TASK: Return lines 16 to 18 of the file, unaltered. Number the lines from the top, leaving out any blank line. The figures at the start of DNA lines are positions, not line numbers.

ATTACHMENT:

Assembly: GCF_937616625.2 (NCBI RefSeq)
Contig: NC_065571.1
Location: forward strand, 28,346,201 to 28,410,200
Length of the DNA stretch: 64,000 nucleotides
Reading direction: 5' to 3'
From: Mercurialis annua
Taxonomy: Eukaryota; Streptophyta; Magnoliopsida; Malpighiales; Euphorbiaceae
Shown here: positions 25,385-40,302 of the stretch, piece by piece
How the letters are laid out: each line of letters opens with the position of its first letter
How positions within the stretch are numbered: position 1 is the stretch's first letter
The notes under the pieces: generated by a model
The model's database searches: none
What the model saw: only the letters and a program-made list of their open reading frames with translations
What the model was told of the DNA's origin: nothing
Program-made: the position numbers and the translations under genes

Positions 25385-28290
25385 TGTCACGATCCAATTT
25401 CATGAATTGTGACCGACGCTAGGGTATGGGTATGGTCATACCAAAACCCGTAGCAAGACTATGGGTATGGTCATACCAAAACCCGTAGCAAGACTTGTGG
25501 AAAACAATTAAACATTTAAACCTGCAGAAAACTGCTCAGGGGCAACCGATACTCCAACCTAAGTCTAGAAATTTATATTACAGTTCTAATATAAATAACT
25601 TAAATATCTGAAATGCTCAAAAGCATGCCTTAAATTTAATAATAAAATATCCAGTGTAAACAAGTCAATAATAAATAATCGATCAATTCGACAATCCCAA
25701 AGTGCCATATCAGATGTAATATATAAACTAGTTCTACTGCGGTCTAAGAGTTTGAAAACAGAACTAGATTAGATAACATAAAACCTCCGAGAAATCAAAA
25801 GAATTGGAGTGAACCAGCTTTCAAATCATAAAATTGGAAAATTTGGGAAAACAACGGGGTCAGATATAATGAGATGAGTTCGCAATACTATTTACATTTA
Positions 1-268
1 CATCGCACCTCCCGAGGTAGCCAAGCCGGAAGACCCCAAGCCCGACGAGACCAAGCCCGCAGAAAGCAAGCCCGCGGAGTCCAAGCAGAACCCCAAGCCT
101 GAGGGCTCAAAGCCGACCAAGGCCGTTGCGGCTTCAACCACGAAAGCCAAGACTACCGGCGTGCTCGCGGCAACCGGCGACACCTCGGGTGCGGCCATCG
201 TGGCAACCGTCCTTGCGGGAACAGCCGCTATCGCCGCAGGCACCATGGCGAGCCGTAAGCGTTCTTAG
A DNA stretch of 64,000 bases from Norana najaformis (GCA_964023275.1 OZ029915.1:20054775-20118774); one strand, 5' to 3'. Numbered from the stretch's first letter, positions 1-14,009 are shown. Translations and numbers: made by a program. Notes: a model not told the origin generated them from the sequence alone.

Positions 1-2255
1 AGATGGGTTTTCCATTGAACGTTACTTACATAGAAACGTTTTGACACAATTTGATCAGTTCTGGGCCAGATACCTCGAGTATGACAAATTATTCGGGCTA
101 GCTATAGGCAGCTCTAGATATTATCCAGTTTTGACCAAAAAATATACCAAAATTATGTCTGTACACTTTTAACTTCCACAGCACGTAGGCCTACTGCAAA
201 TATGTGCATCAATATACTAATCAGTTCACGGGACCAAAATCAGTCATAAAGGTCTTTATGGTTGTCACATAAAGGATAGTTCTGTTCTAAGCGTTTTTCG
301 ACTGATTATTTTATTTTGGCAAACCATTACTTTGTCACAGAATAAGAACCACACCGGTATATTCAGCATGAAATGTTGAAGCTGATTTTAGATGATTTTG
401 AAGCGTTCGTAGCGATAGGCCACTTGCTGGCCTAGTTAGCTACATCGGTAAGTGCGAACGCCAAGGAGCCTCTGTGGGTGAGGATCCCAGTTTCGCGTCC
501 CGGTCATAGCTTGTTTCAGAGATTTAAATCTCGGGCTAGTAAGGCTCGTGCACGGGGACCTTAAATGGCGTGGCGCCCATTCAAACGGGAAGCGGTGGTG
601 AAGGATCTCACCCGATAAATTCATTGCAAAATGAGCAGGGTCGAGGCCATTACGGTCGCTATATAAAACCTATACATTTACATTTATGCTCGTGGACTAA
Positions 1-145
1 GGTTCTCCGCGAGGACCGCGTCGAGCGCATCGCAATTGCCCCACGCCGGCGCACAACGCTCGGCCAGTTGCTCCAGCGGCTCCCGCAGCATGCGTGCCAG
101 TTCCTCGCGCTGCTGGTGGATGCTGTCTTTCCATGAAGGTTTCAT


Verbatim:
Positions 25385-28290
25385 TGTCACGATCCAATTT
25401 CATGAATTGTGACCGACGCTAGGGTATGGGTATGGTCATACCAAAACCCGTAGCAAGACTATGGGTATGGTCATACCAAAACCCGTAGCAAGACTTGTGG